Plaintiffs rely on the third district ruling in Broussard v. Huffman Manufacturing Co. (1982), 108 Ill. App.3d 356, 438 N.E.2d 1217, in contending Hembrough had no special knowledge of the subject about which he testified as an expert. However, Broussard is distinguishable. The litigation in that case involved the construction of a household gasoline can which allegedly caused a garage fire, injuring a 12 year old. Broussard, 108 Ill. App.3d at 358, 438 N.E.2d at 1218.

The expert testified the can's construction was faulty because there were not enough threads on the neck of the can to hold the cap in place. On cross-examination it was revealed that while the expert was a civil engineer, he had no special knowledge about mechanical engineering and had never designed gasoline cans. His experience was limited to tank trucks and cars as transporters of hazardous substances. The appellate court reversed the trial judge's conclusion that the expert was qualified to testify. Broussard, 108 Ill. App.3d at 362-63, 438 N.E.2d at 1220-21.

• 13 The fields of engineering involved in Broussard were quite distinct. However, the safety concerns regarding junior and senior high school track and field programs are arguably quite similar. The weight of Hembrough's testimony may have been affected by the evidence regarding his qualifications. ( Ralston, 132 Ill. App.3d at 98-99, 476 N.E.2d at 1384.) Although Hembrough was not currently coaching track events and had not been doing so in 1986, the trial judge did not abuse his discretion by qualifying him as an expert to testify about standard of care and customs in existence in 1986.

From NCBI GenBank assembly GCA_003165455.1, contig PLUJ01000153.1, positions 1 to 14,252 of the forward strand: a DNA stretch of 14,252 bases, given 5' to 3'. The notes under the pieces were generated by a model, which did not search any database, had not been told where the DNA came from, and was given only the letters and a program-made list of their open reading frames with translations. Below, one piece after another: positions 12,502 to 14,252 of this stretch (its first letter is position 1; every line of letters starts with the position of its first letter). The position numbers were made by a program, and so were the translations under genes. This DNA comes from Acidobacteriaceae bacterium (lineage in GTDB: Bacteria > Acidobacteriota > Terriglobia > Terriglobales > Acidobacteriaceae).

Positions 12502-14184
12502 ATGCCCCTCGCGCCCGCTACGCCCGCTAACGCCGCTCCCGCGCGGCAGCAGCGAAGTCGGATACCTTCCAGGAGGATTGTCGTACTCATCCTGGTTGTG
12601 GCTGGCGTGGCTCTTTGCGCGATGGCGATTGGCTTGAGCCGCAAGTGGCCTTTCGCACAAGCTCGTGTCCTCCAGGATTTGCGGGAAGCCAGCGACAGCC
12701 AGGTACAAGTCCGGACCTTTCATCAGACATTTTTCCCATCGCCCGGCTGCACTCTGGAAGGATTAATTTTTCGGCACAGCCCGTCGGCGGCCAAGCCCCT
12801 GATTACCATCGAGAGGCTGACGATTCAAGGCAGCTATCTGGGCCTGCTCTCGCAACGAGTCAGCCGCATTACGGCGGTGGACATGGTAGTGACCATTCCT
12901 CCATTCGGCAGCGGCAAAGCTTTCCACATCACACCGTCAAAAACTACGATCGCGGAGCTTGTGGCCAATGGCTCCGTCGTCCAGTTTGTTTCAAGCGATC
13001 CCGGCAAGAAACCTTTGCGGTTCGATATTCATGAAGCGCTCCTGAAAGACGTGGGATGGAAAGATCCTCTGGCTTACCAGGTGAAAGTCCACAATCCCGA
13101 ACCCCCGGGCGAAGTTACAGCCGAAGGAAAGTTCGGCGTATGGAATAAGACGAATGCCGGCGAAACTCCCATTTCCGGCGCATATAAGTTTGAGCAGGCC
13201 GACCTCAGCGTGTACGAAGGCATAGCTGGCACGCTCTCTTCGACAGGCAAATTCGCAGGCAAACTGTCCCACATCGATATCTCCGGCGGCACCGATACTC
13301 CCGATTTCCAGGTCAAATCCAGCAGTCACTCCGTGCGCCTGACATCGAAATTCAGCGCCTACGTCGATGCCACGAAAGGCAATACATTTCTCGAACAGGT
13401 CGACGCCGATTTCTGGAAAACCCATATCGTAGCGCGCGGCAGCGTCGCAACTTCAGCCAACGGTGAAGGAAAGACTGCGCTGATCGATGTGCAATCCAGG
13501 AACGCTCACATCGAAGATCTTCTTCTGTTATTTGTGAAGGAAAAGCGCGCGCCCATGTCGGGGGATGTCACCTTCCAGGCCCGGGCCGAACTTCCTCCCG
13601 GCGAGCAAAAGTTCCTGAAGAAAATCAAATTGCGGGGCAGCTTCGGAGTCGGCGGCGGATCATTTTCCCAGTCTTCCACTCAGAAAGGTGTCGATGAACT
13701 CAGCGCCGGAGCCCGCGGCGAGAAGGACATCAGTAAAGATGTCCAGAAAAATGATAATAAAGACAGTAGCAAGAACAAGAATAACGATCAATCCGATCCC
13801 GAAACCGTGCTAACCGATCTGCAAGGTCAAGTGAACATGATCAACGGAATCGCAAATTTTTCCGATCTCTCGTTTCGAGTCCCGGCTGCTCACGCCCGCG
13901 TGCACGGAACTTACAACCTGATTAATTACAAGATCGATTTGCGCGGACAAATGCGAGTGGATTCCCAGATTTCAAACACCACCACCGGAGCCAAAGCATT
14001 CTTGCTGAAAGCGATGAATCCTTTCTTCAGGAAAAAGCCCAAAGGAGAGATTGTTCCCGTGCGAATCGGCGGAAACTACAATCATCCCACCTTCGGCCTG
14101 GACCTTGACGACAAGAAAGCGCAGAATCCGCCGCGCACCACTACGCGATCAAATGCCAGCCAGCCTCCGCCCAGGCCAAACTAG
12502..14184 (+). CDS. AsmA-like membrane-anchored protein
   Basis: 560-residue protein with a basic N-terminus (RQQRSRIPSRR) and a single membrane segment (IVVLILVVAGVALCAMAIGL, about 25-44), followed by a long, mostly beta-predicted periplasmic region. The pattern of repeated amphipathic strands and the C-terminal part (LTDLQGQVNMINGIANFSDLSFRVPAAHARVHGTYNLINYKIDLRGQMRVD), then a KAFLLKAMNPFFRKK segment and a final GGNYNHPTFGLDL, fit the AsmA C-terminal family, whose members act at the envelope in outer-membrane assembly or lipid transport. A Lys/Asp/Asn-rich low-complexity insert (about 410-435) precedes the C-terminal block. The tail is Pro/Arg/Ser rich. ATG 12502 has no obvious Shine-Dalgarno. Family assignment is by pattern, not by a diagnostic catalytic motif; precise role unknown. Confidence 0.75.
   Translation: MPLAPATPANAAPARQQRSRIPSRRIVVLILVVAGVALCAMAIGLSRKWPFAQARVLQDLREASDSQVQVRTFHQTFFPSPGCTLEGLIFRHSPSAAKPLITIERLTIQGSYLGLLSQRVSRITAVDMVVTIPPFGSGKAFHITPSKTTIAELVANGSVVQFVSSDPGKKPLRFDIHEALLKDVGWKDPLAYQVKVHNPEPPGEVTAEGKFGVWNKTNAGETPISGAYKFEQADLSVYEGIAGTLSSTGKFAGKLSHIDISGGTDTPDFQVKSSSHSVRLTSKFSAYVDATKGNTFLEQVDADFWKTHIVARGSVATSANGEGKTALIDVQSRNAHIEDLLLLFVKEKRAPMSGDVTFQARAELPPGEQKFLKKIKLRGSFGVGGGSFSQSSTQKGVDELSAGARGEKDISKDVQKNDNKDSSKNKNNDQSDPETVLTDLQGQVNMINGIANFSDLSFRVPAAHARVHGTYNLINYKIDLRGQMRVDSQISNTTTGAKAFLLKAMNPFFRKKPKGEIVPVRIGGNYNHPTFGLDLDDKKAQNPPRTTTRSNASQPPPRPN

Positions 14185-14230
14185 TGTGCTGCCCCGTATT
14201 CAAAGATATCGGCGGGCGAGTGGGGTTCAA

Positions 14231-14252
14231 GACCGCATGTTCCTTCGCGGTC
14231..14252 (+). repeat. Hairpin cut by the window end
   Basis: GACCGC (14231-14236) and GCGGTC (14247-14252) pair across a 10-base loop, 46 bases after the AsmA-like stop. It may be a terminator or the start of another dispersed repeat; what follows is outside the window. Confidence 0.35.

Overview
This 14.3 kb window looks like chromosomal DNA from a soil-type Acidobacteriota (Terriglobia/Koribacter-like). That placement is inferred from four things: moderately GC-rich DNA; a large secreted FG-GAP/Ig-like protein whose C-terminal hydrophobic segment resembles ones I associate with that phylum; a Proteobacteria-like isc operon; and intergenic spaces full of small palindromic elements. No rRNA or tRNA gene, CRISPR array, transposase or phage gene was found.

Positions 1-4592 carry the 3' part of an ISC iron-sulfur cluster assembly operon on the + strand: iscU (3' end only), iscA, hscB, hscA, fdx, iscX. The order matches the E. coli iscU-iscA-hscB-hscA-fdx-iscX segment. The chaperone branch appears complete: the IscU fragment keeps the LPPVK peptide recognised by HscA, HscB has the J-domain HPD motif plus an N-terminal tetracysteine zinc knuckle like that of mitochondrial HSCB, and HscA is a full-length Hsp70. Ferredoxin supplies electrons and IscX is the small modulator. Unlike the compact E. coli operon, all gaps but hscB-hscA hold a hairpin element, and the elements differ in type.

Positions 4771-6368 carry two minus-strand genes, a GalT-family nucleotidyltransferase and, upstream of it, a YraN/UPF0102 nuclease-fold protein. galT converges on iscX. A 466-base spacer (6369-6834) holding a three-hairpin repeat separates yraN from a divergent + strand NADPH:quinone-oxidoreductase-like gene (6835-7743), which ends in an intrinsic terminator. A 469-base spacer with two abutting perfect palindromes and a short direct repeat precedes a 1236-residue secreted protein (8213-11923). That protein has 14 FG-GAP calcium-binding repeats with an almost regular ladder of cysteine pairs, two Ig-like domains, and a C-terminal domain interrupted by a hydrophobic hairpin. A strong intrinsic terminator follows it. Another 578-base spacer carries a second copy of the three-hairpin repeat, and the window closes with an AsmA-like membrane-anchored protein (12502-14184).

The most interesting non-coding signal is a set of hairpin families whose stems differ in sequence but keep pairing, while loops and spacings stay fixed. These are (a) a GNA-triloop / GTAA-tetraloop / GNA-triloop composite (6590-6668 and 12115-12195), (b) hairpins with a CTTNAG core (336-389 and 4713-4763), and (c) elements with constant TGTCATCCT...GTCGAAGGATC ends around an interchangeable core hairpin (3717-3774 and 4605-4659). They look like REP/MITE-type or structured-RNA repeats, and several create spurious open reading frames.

E. Testimony of Dr. Harold Smith

Plaintiffs argue Dr. Harold Smith's testimony should not have been admitted. He was called by defendants to dispute the testing and opinions of Dr. Jonathan Hess. Hess' assistant, Julie Alterman, had conducted a battery of tests on Ty and reported and discussed the results to Hess. Hess had met with and interviewed Ty and his family. Plaintiffs contend Smith's testimony was inadmissible because Smith was not licensed as a clinical psychologist in Illinois and because his testimony was based merely on tests performed by Hess.

• 14 Defendants correctly note Smith's testimony could not amount to reversible error because it was not presented on the issue of liability. Rather, Smith's testimony went to the issue of damages, an issue not reached by the jury. However, no error was committed by admitting Smith's testimony.

Plaintiffs argue Smith had to be a licensed psychologist in Illinois. Section 2(5) of the Clinical Psychologist Licensing Act (Act) provides:

"The practice of clinical psychology includes psychoeducational evaluation, therapy, remediation and consultation, the use of psychological and neuropsychological testing, assessment, psychotherapy, psychoanalysis, hypnosis, biofeedback, and behavioral modification when any of these are used for the purpose of preventing or eliminating psychopathology, or for the amelioration of psychological disorders of individuals or groups." Ill. Rev. Stat. 1991, ch. 111, par. 5352(5).

Smith's testimony was not used to prevent or eliminate psychopathology, or for the "amelioration of psychological disorders." (Ill. Rev. Stat. 1991, ch. 111, par. 5352(5).) The Act relied on by plaintiffs was not applicable to Smith's testimony. Smith's actions in testifying on behalf of defendants cannot be interpreted as practicing clinical psychology in Illinois. The policy behind requiring practicing clinical psychologists within Illinois to be licensed in Illinois is to prevent unlicensed persons from treating people.